Time for your cheat sheet on this week’s most important stories.
Canadian Real Estate
People that bought a condo after the pandemic was declared aren’t doing so hot. Across Greater Toronto, buyers of a benchmark condo in April have seen the minimum downpayment wiped out. In Greater Vancouver, just over half of down payments have been lost. In both regions, this trend was even worse in the pricey centre.
Canada’s sudden slowdown of immigration has the number of homes completed rising much faster than population. In Q3, the ratio of homes completed to people added to the population hit 2.26 homes per person. This is a massive jump, not seen before the Great Recession.
Canadian households facing a budget shortfall have less than two months of funds before they run out of cash. TransUnion estimates the average consumer in this category is on average $921 short per month. Even with income support, they estimate this gives them an average of 7.2 weeks before running out of money. This is the highest the dollar shortage has been since the beginning of the pandemic. It’s also the fewest weeks of cash flow households could support since the spring.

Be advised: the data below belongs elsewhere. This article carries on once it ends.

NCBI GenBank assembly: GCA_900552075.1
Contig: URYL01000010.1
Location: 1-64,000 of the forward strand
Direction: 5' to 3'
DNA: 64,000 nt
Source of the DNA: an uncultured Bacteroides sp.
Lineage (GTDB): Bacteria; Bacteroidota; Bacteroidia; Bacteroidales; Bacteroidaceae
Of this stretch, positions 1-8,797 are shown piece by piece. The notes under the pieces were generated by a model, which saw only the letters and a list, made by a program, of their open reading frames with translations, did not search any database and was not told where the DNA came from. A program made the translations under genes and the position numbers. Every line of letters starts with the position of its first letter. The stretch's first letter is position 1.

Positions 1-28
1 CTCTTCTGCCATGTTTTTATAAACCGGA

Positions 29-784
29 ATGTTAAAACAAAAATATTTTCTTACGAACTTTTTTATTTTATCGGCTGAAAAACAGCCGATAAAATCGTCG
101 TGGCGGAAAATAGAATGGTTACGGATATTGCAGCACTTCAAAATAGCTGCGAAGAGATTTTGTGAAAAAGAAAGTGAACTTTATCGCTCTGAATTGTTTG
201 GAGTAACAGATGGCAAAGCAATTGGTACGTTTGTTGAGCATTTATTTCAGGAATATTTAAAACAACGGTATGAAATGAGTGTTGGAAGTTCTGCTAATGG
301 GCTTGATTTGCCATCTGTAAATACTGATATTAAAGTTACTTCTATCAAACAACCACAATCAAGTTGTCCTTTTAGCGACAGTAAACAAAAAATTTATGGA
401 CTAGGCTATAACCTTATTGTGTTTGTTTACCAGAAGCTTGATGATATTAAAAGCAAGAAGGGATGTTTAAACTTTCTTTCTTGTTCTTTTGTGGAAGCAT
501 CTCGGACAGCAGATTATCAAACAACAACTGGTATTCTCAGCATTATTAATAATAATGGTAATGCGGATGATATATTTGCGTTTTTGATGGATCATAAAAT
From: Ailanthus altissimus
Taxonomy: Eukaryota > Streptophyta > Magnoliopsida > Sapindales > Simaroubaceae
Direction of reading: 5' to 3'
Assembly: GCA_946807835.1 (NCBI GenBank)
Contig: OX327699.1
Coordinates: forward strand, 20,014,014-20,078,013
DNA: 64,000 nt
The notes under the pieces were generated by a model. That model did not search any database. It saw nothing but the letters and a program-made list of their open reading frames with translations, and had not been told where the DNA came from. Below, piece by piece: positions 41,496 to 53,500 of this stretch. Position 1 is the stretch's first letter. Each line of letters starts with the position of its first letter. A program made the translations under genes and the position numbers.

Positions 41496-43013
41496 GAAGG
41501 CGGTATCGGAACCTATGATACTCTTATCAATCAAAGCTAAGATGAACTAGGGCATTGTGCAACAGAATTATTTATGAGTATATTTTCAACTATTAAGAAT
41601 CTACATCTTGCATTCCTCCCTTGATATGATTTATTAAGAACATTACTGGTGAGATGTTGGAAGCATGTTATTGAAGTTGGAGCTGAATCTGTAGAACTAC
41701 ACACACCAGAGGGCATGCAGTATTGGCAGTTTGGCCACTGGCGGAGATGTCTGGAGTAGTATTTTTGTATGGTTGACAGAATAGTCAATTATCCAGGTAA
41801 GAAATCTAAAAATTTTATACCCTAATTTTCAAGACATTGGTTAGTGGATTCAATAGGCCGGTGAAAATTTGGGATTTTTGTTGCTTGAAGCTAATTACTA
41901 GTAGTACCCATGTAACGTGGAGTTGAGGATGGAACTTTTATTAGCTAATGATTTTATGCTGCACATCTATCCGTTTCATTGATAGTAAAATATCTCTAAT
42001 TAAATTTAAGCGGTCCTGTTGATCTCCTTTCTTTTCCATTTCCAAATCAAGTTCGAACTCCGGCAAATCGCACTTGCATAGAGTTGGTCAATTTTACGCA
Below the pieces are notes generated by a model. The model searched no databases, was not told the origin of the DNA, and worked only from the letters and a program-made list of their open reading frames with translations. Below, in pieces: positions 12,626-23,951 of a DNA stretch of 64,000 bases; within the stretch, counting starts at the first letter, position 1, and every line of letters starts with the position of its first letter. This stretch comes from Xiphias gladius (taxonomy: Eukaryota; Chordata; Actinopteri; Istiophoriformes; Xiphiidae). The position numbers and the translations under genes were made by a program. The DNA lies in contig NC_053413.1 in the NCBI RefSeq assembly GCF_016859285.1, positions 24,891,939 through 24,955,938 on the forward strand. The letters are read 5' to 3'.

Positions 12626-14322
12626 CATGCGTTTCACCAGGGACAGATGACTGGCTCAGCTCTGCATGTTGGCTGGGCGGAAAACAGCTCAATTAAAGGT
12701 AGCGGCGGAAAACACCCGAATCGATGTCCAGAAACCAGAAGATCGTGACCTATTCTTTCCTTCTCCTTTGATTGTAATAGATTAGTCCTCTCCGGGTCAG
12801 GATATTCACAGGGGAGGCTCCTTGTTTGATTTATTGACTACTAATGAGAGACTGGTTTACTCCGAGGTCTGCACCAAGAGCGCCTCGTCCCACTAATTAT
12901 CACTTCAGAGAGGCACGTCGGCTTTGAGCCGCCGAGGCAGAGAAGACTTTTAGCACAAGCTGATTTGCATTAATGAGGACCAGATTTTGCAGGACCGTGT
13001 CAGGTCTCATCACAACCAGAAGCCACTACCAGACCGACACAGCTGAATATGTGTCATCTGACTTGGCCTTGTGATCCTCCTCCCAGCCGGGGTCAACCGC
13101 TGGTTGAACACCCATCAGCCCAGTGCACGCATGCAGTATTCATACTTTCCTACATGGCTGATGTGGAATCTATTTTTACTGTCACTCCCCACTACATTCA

Canadian mortgage debt made a sharp uptick in annual growth. Mortgage holders owed over $1.71 billion in September, up 5.67% from last year. The debt isn’t just a new record, but it’s also the highest growth in years. The last time the annual rate of growth reached such a high level, was in 2018.
Toronto Real Estate
Greater Toronto real estate prices look like they’re on fire, but it’s actually seeing mixed performance. TRREB’s typical home price in October was unchanged from a month before, showing stalling. In the expensive City though, the typical price of a home dropped $8,800 from a month before. In other words, the suburbs saw prices rise enough to make the region’s number flat, but prices made a sharp decline in the City.
Vancouver Real Estate
Greater Vancouver real estate prices are also seeing mixed performance, which looks better as an aggregate. The composite is soaring, with detached prices making a sharp monthly increase in October. Condo apartments are stalling though, having not made any movement over the same period. Detached homes are still below their all-time high made years ago, and condos still haven’t retaken April levels – nevermind the all-time high.
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